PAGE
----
How do we measure national well-being? In what sense can we say that Israelis are better off than they were a decade ago, or better off than members of some other nation? At some level, these judgments must be subjective but all nations also develop statistical measures of national performance. What should these measures include?
By far, the most common measure of well-being is economic income. When we compare countries, we measure "gross domestic product" (the money value of economic production) per person. When we compare individuals, we generally compare income. When we evaluate poverty, this, too, is based on family income.
Lately, scholars are increasingly inclined to expand this approach to economic welfare to include other variables that economists are comfortable with. For example, even in introductory economics courses we learn that people value their free time even though it has no official market value. Therefore, measures such as Nordhaus and Tobin's "MEW" (Measure of Economic Welfare) from the 1970s included an estimate of the value of leisure time.
An additional example: it is an axiom of economics that income is ultimately valued only for the goods and services it can obtain. Thus, the best way of measuring economic welfare is to look at consumption expenditures rather than income. This approach has been forcefully advocated by US economist Daniel Slesnick.
Social welfare is generally assumed to be influenced not only by the amount of income, but also by its distribution. Thus, measures have been developed that weight output by a measure of equality. Regular readers know that in this column I have applied all of these insights to studying economic well-being in Israel.
The "last frontier," and the most controversial, is the use of subjective measures of well-being. After all, if income is only a means towards obtaining consumption, consumption itself is only a means to obtaining happiness. Why then don't we try to measure this elusive quantity directly?
One well-known move in this direction was the bold initiative of King Jigme Singye Wangchuck of Bhutan in 1972. King Wangchuck decided that the development goal of Bhutan would not be "gross national product" but rather "gross national happiness." Economic well-being would be only one factor; spiritual well-being and other "intangibles" would also figure prominently.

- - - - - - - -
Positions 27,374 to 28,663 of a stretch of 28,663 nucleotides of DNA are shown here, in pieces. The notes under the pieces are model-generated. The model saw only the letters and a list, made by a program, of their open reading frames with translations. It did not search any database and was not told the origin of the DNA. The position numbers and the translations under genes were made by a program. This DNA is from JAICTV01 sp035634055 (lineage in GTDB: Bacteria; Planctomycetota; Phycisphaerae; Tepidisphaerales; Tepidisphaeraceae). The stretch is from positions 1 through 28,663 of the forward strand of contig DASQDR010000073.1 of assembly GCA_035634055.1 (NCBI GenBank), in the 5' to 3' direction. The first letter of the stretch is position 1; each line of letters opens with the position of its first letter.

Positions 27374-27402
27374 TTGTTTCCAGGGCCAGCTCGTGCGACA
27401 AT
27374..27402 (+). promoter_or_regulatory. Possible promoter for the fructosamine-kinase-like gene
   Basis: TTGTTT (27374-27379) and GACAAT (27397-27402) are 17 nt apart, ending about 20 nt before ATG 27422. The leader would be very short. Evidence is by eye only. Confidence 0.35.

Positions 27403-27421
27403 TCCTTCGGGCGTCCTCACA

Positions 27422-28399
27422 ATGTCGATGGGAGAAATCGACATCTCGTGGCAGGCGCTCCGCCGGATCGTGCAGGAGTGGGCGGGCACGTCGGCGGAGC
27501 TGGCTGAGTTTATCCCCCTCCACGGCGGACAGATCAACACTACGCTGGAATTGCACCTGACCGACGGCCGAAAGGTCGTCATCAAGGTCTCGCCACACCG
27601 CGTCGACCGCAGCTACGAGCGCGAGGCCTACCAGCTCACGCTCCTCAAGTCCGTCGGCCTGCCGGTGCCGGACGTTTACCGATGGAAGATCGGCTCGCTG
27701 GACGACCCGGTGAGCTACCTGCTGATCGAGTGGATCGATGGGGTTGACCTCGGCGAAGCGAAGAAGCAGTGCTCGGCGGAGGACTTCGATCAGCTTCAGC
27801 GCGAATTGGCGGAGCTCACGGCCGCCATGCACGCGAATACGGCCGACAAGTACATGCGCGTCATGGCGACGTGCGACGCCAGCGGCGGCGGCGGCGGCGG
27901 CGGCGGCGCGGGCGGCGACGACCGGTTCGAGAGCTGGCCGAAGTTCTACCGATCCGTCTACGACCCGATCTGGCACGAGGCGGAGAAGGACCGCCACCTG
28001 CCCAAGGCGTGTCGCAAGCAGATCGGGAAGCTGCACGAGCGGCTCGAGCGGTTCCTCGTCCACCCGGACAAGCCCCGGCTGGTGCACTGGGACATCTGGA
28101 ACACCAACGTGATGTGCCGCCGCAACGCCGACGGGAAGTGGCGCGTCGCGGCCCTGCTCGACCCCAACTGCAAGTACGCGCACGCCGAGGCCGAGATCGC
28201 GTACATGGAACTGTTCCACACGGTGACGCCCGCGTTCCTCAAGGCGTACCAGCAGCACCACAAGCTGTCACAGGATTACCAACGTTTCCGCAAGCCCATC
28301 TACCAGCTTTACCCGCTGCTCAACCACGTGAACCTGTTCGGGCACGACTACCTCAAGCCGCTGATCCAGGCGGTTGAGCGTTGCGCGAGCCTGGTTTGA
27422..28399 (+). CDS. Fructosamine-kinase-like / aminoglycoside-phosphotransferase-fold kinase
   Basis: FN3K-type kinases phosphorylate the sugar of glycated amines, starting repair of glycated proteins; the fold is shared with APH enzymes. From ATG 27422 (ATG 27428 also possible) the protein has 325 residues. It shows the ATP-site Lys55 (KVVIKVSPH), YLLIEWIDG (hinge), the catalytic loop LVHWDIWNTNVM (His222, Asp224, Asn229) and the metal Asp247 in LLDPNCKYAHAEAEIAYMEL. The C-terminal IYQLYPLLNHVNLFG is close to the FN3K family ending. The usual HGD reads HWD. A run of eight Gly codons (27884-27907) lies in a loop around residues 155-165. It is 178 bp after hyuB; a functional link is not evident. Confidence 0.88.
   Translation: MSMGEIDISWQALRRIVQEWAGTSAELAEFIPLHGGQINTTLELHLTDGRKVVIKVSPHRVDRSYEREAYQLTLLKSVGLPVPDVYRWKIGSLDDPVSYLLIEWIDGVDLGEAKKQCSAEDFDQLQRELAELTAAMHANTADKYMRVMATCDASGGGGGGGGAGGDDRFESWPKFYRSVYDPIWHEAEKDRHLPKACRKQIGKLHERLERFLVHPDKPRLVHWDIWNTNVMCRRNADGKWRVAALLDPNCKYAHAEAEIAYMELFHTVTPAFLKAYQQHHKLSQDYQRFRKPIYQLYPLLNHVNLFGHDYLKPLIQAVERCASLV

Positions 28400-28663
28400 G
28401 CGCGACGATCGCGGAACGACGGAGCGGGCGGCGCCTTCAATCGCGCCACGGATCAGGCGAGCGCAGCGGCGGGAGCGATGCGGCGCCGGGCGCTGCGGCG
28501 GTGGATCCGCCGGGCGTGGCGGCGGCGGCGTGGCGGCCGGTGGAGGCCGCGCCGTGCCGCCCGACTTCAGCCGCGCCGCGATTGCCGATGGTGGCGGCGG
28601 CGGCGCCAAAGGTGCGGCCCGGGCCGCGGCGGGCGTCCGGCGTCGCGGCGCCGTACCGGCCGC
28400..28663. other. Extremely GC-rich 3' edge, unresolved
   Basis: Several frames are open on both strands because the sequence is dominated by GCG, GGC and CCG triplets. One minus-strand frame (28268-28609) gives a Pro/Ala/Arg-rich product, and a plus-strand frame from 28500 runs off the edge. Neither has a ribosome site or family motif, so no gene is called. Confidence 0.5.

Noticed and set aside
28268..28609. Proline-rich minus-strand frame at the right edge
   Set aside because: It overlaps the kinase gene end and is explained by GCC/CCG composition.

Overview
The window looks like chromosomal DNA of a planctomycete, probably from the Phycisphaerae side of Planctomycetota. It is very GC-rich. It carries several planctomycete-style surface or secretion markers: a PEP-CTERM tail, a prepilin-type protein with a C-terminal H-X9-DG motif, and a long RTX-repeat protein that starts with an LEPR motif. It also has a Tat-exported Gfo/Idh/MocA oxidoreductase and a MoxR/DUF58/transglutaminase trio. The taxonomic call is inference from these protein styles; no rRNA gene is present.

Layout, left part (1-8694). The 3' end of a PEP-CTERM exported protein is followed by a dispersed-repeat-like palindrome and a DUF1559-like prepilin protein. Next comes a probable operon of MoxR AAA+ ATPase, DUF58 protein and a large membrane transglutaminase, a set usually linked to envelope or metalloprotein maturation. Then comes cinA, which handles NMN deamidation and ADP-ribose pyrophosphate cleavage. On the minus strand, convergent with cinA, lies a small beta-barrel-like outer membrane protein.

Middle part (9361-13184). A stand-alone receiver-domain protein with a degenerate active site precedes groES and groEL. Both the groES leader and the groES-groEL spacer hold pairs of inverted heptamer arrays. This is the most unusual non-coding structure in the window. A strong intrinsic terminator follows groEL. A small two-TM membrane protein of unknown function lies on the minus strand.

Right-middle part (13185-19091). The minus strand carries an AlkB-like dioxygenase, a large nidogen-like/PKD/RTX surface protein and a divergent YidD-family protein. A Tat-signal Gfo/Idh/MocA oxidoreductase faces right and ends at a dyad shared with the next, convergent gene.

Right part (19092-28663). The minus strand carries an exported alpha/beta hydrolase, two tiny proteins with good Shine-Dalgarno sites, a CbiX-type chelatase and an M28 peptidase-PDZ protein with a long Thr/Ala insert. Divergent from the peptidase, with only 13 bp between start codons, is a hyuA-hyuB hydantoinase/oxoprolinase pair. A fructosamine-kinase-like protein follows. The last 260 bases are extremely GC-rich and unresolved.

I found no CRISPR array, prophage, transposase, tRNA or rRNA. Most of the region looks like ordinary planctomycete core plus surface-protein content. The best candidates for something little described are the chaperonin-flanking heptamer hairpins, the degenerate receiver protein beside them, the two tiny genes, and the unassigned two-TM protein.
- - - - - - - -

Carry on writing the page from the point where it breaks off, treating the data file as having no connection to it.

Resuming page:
Such subjective measurements are finding more use lately. In a recent column, I quoted leading Israeli welfare expert Momi Dahan who mentioned key evidence that poverty in the Israeli ultra-orthodox population was not as serious a problem as income statistics showed - when ultra-orthodox Jews were asked if they considered themselves poor, they turned out to have the lowest level of poverty of any group!
One practical objection to use of subjective measures is that they are meaningless, that answers to subjective questions like "How is your life satisfaction?" are not well-defined and that answers are not thought out. However, there is a lot of evidence that answers to subjective questions can carry a lot of information. For example, people's self-evaluation of their health has been shown in a number of studies to be highly correlated with health outcomes, even when objective measures of health are included along with it.
I want, here, to relate to a powerful ideological objection to subjective measures voiced by Nobel laureate Amartya Sen in his book Development as Freedom.
Our desires and pleasure-taking abilities adjust to circumstances, especially to make life bearable in adverse situations. The utility calculus can be deeply unfair to those who are persistently deprived - for example, the usual underdogs in stratified societies, perennially oppressed minorities in intolerant communities, traditionally precarious sharecroppers living in a world of uncertainty routinely overworked sweatshop employees in exploitative economic arrangements, hopelessly subdued housewives in severely sexist cultures. The deprived people tend to come to terms with their deprivation because of the sheer necessity of survival and they may, as a result, lack the courage to demand any radical change and may even adjust their desires and expectations to what they unambitiously see as feasible.
In other words, "gross national happiness" can be improved by bettering people's lot, or by convincing them to make the best of what they have.
I think that Sen's words bear an important warning to avoid excessive reliance on subjective measures but should not deter us from using them as one element in a comprehensive scheme. For one thing, I would like to see evidence that within democratic societies the underclasses do indeed develop an "adaptive" attitude of satisfaction, as Sen implies. (I plan to discuss this further in an upcoming column.) Additionally, perhaps there really is some wisdom or lifestyle attributes in these downcast groups that contribute to their happiness and that others could learn from. Finally, the fact that a measure is imperfect is not a reason to ignore it altogether. Rather, like the Bhutanese measure, it can be used as one component in a broader measure of well-being.
I believe that subjective measures of individual well-being can make an important contribution to the overall assessment of national welfare.
The writer is research director at the Business Ethics Center of Jerusalem (www.besr.org), an independent institute in The Jerusalem College of Technology. He also is a rabbi.